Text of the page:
40hrs a week times 52 weeks a year is 2080hrs per year. I was hitting that just on DOT logged hours by October. I love agriculture but the day I got a shift work job I didn’t know what to do. I had never been able to walk away and leave work at a certain time. It was foreign to me.
Looking back, it was good for me and my family. The leadership in Ag companies is no different than our current political situation. A bunch of mindless puppets who go where the string (money) pulls them. I miss Ag dearly but not the hoops. I push about like a string and that is the opposite of being a puppet. 

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I’ve been working with my dad at his collision shop since 92. I used to spend my free time working on hot rods. Five years ago we bought a small farm across the road. It had a hay field so I figured we’d get a few cows. Now I spend my free time over there! I enjoy working on the tractors and other equipment, been restoring the old barn also. 

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6 hours ago, Craig61019 said:

Not trying to be political but I have a feeling that no one here is going say they have been on welfare for twenty years ?(couldn’t resist)

I have been on welfare for a acouple years now..................My wife keeps me:lol:  

Farmed here at home, Worked on the farm for others, did custom work, worked on both Auto's and heavy trucks, was in machining and manufacturing, sold parts, and up until 2 years ago had my own garage.  Was interesting but a PITA as well, when we had an unplanned son #2, my wife who just took a promotion, made enough to support us very well, I didn't want to deal with chasing money and dealing with people no longer, and we needed child care, so instead of working to pay a babysitter, we decided I would stay home and take care of the little guy, the house, and the few cattle we have.  After missing the first son growing up as I was always working, this sure has been a great thing for me.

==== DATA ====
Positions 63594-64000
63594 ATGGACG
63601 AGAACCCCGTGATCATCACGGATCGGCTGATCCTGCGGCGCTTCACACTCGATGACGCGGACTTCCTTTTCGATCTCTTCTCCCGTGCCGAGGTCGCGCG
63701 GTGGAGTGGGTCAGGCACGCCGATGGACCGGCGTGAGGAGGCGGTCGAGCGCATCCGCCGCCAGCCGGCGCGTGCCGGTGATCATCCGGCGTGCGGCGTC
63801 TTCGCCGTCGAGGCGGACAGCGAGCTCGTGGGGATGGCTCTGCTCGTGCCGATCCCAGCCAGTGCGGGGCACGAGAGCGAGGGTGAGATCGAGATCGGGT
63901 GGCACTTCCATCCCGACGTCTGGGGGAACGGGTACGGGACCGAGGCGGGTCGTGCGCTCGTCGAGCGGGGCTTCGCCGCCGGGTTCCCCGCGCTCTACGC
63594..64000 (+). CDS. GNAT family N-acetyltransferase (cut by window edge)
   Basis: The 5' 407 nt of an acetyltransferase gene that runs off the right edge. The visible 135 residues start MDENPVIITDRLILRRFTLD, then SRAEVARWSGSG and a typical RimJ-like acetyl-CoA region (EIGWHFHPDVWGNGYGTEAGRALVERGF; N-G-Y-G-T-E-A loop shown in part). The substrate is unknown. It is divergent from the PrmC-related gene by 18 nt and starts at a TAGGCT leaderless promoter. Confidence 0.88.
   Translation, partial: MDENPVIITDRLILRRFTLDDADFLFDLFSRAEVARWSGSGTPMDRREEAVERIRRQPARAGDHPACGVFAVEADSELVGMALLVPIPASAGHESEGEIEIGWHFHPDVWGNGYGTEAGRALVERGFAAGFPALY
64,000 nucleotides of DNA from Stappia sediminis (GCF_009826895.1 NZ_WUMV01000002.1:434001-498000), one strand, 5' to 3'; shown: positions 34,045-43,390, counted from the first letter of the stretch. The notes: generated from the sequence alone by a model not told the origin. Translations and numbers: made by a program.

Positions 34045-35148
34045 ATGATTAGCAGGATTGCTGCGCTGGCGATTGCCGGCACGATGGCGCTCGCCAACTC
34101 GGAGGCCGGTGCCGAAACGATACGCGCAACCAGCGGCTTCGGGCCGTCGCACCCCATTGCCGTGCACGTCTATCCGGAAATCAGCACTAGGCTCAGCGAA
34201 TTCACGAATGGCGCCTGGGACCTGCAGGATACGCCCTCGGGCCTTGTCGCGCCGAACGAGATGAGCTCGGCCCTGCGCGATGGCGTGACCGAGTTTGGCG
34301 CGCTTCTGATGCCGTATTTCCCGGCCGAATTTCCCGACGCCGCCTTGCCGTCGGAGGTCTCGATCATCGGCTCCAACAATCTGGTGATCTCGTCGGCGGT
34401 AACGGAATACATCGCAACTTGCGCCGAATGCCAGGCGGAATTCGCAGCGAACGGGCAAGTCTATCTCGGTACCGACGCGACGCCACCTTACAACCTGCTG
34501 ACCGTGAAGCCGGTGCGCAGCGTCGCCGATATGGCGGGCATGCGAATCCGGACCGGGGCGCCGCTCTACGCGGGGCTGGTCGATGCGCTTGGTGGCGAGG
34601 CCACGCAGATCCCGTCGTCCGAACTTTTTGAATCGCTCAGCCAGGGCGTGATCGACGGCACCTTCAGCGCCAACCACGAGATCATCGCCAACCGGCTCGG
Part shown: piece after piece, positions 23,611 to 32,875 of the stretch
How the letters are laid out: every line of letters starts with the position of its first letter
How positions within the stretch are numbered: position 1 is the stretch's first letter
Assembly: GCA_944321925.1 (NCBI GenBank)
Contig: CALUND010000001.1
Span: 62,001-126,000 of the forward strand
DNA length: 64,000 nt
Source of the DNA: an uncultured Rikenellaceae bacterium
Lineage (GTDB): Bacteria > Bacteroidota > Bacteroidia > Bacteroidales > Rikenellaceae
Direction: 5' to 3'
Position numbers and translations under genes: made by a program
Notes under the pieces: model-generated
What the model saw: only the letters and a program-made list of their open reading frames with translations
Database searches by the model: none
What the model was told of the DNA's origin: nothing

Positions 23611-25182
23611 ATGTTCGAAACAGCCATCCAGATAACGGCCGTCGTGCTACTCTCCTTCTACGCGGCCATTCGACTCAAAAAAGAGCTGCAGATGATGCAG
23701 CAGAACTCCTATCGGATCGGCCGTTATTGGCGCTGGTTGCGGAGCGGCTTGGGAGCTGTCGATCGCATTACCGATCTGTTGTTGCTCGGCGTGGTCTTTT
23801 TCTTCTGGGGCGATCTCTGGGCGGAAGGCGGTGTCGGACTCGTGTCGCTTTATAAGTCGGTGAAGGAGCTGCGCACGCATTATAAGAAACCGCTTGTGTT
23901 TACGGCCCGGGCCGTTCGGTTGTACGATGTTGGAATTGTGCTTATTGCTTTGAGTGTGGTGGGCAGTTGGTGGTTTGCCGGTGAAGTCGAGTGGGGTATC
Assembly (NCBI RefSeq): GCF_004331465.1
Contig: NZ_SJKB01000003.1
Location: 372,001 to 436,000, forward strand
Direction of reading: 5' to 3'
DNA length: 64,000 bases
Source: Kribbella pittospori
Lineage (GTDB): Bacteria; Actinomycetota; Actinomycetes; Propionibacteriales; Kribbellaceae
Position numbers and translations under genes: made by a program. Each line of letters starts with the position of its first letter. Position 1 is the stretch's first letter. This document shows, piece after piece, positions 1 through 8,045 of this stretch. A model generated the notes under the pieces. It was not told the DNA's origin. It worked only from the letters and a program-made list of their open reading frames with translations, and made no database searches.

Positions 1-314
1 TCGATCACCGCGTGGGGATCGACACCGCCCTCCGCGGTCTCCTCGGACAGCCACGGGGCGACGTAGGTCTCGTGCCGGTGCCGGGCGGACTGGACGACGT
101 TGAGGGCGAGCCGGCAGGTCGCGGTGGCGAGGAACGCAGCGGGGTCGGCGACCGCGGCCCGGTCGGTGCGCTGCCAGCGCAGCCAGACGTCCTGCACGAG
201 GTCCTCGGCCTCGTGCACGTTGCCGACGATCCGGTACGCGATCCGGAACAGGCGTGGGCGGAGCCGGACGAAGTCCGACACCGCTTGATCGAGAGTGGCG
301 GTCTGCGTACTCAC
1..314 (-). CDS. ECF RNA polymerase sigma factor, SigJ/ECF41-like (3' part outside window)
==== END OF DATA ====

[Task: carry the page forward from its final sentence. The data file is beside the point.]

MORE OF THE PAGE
When I was younger all I wanted to do was farm.............my dad wouldn't hear of it, get a real job you don't to live at to scrape by he would always say.............I only half listened, and looking back on what I did he was 100% right.  I sure like having money you can count on and buy good stuff to make your "Hobby" easy.  Its what he did, and I didn't know as much as I thought I did.

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2 hours ago, Eason said:

Todd did you ever do any work with Pioneers' wheat research. I have a friend that worked with them is St. Matthews, S.C.

Yes, but never with the S.C. group. I helped the Windfall IN guys who had a plot next to our station. The wheat guys were relaxed and good to deal with. I enjoyed planting wheat plots with/for them. 

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Well lets see, I wuz born on a mountain, and I wuz raised in a cave, after that I was complete flop in school, started working in a steel mill in 64, went on to lumber green chains, then on to plywood green chains, drove truck til 72 then started a 36 year jaunt as a firefighter, left there in 08 with a sparkling bright white shirt, in between rode and fixed many sickles, drove and fixed many cars, fought my way through an alcohol problem, got through a smoking habit, been clean for 9 years, got two great kids, one great foster daughter and now a great little grandson, mom and I have been together 53 years, married 51, we done a LOT of miles on two wheels, four wheels now six wheels. Got the regular pains associated with peeps our age, ( me 73 mom 70) got no regrets, I detest politicians, got no use for freeloader scammers, always loved working with my hands until RA started making it harder and harder, now I'm doing stuff for an hour and recouping for an hour, love traveling but boobboy and his cohorts have the border closed tight, got some places up here we still enjoy going too but the idiots running this province have that shutdown also.

Gotta say one thing about this forum, I started here in january because of a 5.9 injector query and what I know about farming, tractors, ranching I could stick in my eye and not know it, but the quality of personel on this board far excells any other boards I have been involved with.

Answers a couple q's cya and take care.

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7 hours ago, lorenzo said:

I work for a big firm called

Doolittle and Sitmore 

 

Have you herd of them? 

Ive had questions and now they are answered. 

 

Full time dairyman/fool.  Wife said maybe we should do something easier?  I frankly cant think of anything else to do.  Esp nowdays....

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My wife and I farm/ranch full time. Mostly rice and cattle. Some soybeans, sheep, corn, wheat and other things. The place is almost 600 acres and I've been at it for 25 years. It's my family place.